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March 29, 2013

Three Republicans who aren’t helping the party’s rebranding efforts

  • one Alaska Rep. Don Young, who landed himself in hot water yesterday for casually referring to the “wetbacks” his family used to employ. He’s since apologized—twice—calling it a “poor choice of words.”
  • two North Carolina Governor Pat McCroy, who today, without warning or explanation, closed the state’s Office of Hispanic/Latino Affairs, prompting an angry response from the local Latin American Coalition.
  • three Todd Kincannon, former executive director of the South Carolina GOP, who earlier this week told veteran Mike Prysner—now an anti-war activist—that he “should have come home in a body bag” and expressed his hopes that “the enemy splatters his brain JFK-style.”

To the national party’s credit, Young’s remarks were roundly denounced by Republican leaders, and Kincannon has basically been disowned by the state GOP. But every story like this reaffirms the exact stereotypes the party is working so hard to combat right now, and until the party can get its members under control, even a superficial rebranding is likely to be unsuccessful. The larger issue, though, is whether the Republicans’ electoral base actually wants it to change. The early evidence isn’t very promising. source

18:27 // 1 year ago
February 23, 2013
pewresearch:

While Obama’s job ratings are up at least slightly among many demographic groups, one of the most striking turnarounds over the past year is in the views of Hispanics. Read more.

It’s hard not to assume that the upswing in President Obama’s job approval rating among hispanics relates to the recent push for immigration reform. And though well it may be, it’s worth remembering that immigration isn’t the sole politically-influenced area of hispanic life in America. There’s a panoply of topics before us  — jobs, health care, education, justice, and social issues among them — that animate people across all demographic lines. It’s important not to lose sight of that complexity.

pewresearch:

While Obama’s job ratings are up at least slightly among many demographic groups, one of the most striking turnarounds over the past year is in the views of Hispanics. Read more.

It’s hard not to assume that the upswing in President Obama’s job approval rating among hispanics relates to the recent push for immigration reform. And though well it may be, it’s worth remembering that immigration isn’t the sole politically-influenced area of hispanic life in America. There’s a panoply of topics before us — jobs, health care, education, justice, and social issues among them — that animate people across all demographic lines. It’s important not to lose sight of that complexity.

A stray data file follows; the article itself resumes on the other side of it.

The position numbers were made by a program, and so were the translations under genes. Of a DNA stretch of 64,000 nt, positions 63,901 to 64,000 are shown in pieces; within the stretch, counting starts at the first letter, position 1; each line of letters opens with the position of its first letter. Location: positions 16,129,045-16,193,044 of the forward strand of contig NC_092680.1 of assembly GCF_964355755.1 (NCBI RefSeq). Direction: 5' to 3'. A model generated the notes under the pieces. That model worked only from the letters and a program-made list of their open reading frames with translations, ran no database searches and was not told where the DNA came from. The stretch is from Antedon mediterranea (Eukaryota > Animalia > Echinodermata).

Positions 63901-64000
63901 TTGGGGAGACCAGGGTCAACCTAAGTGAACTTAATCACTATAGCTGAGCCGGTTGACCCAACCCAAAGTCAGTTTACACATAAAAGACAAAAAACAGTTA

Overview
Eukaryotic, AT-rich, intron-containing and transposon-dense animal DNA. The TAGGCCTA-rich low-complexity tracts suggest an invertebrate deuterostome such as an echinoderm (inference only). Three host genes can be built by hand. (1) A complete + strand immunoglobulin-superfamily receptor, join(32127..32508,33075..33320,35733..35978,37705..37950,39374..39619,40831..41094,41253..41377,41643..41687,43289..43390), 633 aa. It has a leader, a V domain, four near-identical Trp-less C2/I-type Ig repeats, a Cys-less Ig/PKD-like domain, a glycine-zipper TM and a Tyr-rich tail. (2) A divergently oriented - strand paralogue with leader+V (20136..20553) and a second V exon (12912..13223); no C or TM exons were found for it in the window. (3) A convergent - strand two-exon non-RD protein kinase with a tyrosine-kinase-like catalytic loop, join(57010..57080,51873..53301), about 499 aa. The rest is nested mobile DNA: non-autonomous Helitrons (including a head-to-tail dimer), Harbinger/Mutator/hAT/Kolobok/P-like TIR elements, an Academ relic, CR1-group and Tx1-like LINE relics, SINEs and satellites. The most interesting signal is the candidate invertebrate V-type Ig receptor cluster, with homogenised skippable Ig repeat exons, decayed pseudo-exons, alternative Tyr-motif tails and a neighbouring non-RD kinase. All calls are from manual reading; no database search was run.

15:19 // 1 year ago
November 12, 2012
If Republicans do not do better in the Hispanic community, in a few short years Republicans will no longer be the majority party in our state. If that happens, no Republican will ever again win the White House. New York and California are for the foreseeable future unalterably Democrat. If Texas turns bright blue, the Electoral College math is simple. We won’t be talking about Ohio, we won’t be talking about Florida or Virginia, because it won’t matter. If Texas is bright blue, you can’t get to two-seventy electoral votes. The Republican Party would cease to exist. We would become like the Whig Party.
Republican Senator-Elect Ted Cruz • Discussing the GOP’s need for better outreach in Hispanic and Latino communities around the country, but particularly in his home state of Texas. The Lone Star State, and its 38 electoral college votes, remain central to the Republican Party’s presidential election strategy, and its loss could prove insurmountable for the GOP. While no one is suggesting such a flip will happen by 2016 (or even 2020), Cruz’s concerns follow similar comments made by one of former presidential candidate Mitt Romney’s own advisers last week. source
15:38 // 1 year ago
September 23, 2012

Report: Hispanics disproportionately affected by voter ID law changes

  • 10M the number of Hispanic U.S. citizens the civil rights group Advancement Project believes have been disenfranchised due to new laws which could prevent Latinos from registering and voting. The laws include strong restrictions for photo identification for voters, as well as laws that require proof of U.S. citizenship. source
23:31 // 2 years ago
January 25, 2012
Hispanics understand, either personally or through close family members, what it means to come here as an immigrant. They know how hard it is to function without a full working knowledge of English. They have often felt the sting of prejudice and the threats of gang violence. They tire of the stereotypes built by the media and some politicians. Like all voters, Hispanics respond to candidates who show respect and understanding for their experiences.
Jeb Bush • In an Op-Ed for the Washington Post today. The full piece is well worth reading, as it recognizes a fact which has been blindingly obvious to political science types — changing demographics in the American electorate have given Hispanics a much greater influence than ever before, and that trend will almost assuredly continue. This is obviously a big issue for the Republican Party at present — the recent defense of Mitt Romney’s immigration platform by Marco Rubio aside, people generally don’t like being made to feel like their friends, family or possibly themselves are being made targets by political power-players. One way to mend these fences is to speak and listen with earnestly, and build coalitions based on shared ideology. Bush seems to get this. source (viafollow)
20:49 // 2 years ago